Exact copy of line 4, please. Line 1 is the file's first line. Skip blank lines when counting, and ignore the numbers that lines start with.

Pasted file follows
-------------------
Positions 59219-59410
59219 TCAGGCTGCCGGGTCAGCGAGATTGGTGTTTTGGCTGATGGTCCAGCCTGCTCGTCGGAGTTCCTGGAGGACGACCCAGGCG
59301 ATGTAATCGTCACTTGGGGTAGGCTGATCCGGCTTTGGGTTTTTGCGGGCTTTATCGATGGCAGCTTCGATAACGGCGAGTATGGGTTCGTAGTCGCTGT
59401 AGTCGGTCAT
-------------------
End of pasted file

59401 AGTCGGTCAT